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Rephrase the Praise

Learn how to rephrase the praise to ensure your kids know that they are great because of who they are, not because of what they do.

Rephrase the Praise

Learning the Language of Encouragement

Your son scores a goal in hockey; you tell him he's the best player on the team. Your daughter learns to ride her bike in a single weekend; you tell her she's the fastest learner on two wheels. Add another heaping helping of praise: Your child eats it up. And you're all too eager to serve second helpings; chances are, no one fed you much encouragement when you were growing up, now did they?

So why are these so-called experts lining up (once again) to rain on your parenting parade?

For starters, because -- despite your best intentions -- you're telling your children that they are great because of what they do, not because of who they are.

And, because they are human beings, not human doings, our praise needs to reflect that.

Praise Efforts, Not Traits

Research by Columbia University psychologist Carol Dweck shows that how and why children receive praise impacts their later development, influencing how they handle challenges or perceived failures. If praised for traits like intelligence, children learn to value performance and are likely to feel helpless in situations where they discover they're not "good at" something. If praised for effort, they learn to appreciate the value of hard work and are more likely to persevere when facing a struggle.

So often, in a culture that stresses achievement over character, and performance over effort, it's easy to forget how to give meaningful praise. Here's how to "rephrase the praise," to acknowledge children with comments that don't just sound good, but make kids feel good!

Praise: "That's the most incredible painting I've ever seen!"

Problem: First of all, it's a lie. It can't possibly be the most incredible picture, and describing it as such sets up a standard for achievement that puts great pressure on a child. ("If Mom thinks this painting is the 'most incredible,' what can I do in art class to wow her next week?")

Rephrase: "I really like the way you used dark red and blue to make the sky. I can almost feel the rain coming down!" This is an observation, not a judgment. It acknowledges a child's effort, not his product.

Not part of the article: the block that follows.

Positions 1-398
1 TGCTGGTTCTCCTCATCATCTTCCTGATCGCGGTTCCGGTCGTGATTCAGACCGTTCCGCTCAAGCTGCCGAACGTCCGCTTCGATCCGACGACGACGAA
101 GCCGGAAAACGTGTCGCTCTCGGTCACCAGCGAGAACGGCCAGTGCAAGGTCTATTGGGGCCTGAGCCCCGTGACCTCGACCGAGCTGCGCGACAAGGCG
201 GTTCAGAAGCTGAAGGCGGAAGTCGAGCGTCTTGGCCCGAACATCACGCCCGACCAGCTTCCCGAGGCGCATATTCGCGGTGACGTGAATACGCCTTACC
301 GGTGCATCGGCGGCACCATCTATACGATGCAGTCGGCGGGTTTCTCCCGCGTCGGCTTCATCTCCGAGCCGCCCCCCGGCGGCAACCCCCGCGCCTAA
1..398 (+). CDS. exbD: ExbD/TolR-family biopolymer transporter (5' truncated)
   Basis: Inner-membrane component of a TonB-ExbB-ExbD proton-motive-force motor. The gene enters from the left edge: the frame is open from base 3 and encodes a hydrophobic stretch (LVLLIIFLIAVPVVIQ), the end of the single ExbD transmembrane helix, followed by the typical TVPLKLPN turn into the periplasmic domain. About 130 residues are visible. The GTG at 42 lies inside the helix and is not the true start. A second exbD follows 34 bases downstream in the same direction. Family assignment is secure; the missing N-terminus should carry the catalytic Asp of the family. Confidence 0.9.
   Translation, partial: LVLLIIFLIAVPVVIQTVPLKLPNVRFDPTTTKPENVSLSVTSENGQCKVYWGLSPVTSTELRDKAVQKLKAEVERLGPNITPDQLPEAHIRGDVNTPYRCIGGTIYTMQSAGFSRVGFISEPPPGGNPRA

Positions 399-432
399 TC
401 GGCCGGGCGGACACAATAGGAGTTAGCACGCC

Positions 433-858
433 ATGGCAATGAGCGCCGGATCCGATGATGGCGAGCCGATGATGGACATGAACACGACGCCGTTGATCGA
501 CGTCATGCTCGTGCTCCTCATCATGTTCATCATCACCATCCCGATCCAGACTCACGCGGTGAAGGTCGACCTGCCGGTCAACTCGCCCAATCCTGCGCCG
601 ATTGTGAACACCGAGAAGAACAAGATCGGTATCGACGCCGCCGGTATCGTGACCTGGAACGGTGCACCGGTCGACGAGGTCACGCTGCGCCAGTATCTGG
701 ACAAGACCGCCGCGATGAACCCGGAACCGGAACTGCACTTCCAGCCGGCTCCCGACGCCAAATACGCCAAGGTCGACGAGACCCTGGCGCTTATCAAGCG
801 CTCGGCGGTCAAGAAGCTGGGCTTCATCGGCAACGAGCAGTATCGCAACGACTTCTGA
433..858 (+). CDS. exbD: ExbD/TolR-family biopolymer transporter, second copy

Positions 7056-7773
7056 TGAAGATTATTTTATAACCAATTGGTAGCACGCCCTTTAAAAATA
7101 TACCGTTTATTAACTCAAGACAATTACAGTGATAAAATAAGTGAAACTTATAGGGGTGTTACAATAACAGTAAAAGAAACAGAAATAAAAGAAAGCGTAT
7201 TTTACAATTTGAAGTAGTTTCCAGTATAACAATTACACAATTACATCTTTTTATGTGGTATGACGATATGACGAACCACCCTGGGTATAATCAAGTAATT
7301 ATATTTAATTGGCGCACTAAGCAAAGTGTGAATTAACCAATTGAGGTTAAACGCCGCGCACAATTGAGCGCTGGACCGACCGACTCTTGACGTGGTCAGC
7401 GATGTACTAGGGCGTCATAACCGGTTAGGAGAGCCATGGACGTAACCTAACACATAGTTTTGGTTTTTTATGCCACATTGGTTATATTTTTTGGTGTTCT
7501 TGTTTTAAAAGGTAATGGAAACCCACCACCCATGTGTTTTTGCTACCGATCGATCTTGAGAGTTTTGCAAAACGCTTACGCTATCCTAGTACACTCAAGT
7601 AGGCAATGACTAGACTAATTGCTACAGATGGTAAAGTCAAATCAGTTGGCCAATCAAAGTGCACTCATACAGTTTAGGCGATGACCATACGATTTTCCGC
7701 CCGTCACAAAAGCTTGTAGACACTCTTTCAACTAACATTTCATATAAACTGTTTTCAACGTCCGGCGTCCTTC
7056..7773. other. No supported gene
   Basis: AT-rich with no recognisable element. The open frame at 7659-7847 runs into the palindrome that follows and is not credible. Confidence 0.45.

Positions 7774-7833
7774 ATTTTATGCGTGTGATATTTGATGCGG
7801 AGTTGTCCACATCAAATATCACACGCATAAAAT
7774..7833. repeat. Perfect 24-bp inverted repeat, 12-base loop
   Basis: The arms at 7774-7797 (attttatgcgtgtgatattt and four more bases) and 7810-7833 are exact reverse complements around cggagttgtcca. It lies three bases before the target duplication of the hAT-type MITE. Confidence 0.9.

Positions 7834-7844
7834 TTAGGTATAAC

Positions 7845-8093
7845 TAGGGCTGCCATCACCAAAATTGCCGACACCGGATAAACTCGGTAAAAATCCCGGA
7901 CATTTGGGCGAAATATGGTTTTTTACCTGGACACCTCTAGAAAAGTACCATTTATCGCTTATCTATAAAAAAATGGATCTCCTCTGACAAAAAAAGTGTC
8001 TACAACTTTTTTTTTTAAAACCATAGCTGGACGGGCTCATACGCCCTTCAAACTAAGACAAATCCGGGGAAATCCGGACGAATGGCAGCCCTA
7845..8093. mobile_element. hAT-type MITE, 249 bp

Another great way to show you value a child's hard work is with a question: "How did you draw the happy smile on the dog's face?"

Praise: "All A's! I'm so proud of you!"

Problem: If you're proud of a child's A's, what will you be proud of when she brings home (God forbid) a C-plus? This type of praise tells a child that what she's done matters more than who she is or how she made the grade.

Rephrase: "I know how hard you worked to get that A in math. Looking back, how do you think you did it?" This simple rephrasing shifts the focus from outcome (good grades) to effort (hard work in math.)

Praise: "You were such a good girl at the dinner table at Grandma's!"

Problem:Is your child only loved or valued when she's "good"? What you really want her to be is well-mannered, polite, and considerate, so praise needs to acknowledge her positive behavior without judging her as a person. (In other words, she can misbehave and still be "good"!)

Rephrase: "I know how hard it is to sit still for such a long time. You did a great job, and I was so pleased to see you trying some foods you usually don't like. Thank you; I'm sure that meant a lot to Grandma."

Praise: "You built that house of blocks all by yourself? You're a genius!"

Problem: This type of praise shows no appreciation for what the child created. It's a hollow, certainly inaccurate comment (chances are, your child is not a genius!) that ignores what the child wants to show you - what he built.

Rephrase:"Look how tall you made the house, and it's still standing! That's not easy to do; how did you get it to stay up?"

Praise: "I'm so proud of you for sharing your bunny."

Problem: The focus is on you, the parent, with a comment like this. In other words, "You have pleased me, and that's what really matters." You want children to share because it makes them feel good, not because it makes you feel good. The child also needs to understand why you found the behavior worthwhile, or at least pay attention to what was involved in that moment of sharing between two children.

Rephrase: "I saw that when you shared the bunny with Billy it made you so happy, because you made him happy by giving him a turn. Sharing feels great, doesn't it?"

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